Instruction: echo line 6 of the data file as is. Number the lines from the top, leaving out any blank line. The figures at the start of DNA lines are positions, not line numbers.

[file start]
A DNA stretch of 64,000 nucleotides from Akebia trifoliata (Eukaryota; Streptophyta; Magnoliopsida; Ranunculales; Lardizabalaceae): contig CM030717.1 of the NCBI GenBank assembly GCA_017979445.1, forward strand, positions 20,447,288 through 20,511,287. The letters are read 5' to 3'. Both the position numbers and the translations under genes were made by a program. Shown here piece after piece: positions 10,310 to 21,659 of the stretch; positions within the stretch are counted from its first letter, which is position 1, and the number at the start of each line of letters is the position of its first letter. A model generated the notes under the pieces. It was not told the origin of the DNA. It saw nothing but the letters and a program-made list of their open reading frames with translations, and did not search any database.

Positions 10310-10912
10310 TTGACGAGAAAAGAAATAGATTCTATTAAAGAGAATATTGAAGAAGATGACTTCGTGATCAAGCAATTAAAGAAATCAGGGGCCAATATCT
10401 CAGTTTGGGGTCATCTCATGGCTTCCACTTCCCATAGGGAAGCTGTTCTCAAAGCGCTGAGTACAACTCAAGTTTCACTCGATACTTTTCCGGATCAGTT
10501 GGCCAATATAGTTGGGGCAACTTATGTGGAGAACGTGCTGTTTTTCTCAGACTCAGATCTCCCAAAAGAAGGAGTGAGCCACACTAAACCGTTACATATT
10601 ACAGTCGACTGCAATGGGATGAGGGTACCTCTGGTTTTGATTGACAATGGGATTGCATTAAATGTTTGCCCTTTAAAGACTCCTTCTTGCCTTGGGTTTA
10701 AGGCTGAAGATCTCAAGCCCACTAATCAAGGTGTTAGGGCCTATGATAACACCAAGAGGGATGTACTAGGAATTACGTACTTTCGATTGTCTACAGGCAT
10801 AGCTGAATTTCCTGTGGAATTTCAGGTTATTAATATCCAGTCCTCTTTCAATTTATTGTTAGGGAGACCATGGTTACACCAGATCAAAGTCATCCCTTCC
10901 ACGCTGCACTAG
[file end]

10601 ACAGTCGACTGCAATGGGATGAGGGTACCTCTGGTTTTGATTGACAATGGGATTGCATTAAATGTTTGCCCTTTAAAGACTCCTTCTTGCCTTGGGTTTA